Being electronic, you know that dynamics are at center stage, and Toy does not disappoint here. But the album is more than huge dynamic swings, which the Prime Signature pulls out with ease. It’s also about the size and depth of the soundstage, and pinpoint imaging. When playing Toy on the Prime Signature, you can follow all of the sounds from front to back, side to side, and at time even beyond the size of the room. In the song Magma, it can come across as sound effects bouncing across the soundstage in a flat plane. But through the VPI Prime Signature played on the DeVore Fidelity Super Nines, you can easily tell when the sound is coming from 1.5 feet behind the left speaker, then 2 feet in front of, and to the right of the right speaker and so on. The placement of sounds and voices is breathtaking when done right, and the Prime Signature does just that. If this album isn’t on your playlist, then you’re missing out on something very special.
Another album that I really like, and think that it is one of the absolute best progressive rock albums of all times, is Supertramp’s Crime of the Century (COTC). Released in the fall of 1974, COTC was just their third studio album, and arguably their best. Songs like Dreamer and Bloody Well Right” were radio hits, but when you listen to tracks such as School, Asylum, Rudy, and Crime of the Century, you can easily see why this album was so successful.
With an album like this, there’s really only one way to get the most out of it, and that’s turning the volume to 11. The dynamics and clarity in this album, when played on the right gear, is nothing short of breathtaking. A good friend of mine here in Gahanna, Ohio likes to play this one at his home system that consists of massive Sound Lab electrostatic speakers that are driven by 2kw each. He’s lucky enough to have one of the rare UHQ pressings of this album, and the dynamics on that system are enough to rip your face right off. On my system with the VPI Prime Signature, it’s extracting about as much detail and dynamics out of the recording that it can. I used to have a ProJect 6Perspex turntable with Sumiko Blackbird cartridge that I loved to play this album on, but once I got the VPI Prime Signature in the house, I quickly realized all of the dynamics, detail, and musicality that I was actually missing.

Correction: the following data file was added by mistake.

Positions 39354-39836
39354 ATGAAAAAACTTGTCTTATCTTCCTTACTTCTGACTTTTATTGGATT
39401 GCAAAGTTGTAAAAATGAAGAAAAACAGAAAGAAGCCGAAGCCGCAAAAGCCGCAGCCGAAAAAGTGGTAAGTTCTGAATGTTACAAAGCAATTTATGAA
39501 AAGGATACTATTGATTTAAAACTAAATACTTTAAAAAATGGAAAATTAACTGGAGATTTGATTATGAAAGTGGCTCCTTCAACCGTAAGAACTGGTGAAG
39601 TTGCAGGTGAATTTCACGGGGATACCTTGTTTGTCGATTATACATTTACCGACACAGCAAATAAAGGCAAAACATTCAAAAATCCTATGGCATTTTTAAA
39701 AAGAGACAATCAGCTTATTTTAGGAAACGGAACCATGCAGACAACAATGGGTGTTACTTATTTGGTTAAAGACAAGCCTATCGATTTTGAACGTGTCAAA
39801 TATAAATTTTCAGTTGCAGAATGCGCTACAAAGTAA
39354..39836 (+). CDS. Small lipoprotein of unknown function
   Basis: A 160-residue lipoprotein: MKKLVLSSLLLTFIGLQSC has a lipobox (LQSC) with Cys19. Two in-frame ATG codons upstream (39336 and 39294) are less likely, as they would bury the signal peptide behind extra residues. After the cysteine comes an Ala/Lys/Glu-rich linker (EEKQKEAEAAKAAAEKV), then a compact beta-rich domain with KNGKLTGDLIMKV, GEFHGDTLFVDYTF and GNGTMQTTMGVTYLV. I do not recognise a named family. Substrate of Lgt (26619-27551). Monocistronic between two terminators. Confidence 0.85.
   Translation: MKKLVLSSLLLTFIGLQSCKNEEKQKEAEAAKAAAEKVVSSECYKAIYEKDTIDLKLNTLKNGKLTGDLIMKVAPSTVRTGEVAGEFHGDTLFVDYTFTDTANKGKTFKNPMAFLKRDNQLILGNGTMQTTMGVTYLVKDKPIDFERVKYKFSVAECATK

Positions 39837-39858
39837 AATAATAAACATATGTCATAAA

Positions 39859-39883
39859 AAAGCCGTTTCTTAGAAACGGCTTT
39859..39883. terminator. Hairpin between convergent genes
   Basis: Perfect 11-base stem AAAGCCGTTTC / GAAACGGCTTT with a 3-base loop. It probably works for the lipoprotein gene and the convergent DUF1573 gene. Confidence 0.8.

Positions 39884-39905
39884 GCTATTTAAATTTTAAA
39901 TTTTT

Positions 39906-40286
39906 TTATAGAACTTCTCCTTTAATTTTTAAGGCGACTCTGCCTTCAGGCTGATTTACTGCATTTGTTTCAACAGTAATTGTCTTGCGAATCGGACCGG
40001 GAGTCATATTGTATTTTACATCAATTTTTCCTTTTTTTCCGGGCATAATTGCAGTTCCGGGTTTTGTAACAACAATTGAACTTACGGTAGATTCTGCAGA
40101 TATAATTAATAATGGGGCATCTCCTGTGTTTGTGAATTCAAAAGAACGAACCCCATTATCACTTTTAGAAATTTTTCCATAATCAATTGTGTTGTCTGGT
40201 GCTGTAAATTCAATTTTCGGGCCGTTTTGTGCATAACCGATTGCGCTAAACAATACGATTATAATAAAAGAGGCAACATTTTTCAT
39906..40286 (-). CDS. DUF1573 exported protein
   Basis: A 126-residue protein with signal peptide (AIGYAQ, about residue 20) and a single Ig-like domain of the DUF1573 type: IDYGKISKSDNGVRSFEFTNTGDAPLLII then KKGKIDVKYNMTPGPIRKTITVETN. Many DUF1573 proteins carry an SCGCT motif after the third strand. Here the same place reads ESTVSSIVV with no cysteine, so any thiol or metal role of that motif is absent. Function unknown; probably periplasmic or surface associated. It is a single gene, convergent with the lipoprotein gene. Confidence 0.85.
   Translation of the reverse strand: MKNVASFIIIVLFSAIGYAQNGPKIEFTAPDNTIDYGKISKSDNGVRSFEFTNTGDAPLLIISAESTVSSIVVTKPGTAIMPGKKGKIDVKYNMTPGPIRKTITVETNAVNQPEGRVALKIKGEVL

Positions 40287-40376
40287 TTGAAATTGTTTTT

The final album played through the Prime Signature that I want to focus on is Nils Lofgren Acoustic Live. Yes, this is a very popular album for demo, particularly in Keith Don’t Go. I’ve even read (multiple times) in other audio publications where they give the demo room a bad grade and call them out just for playing this because of its popularity. Really?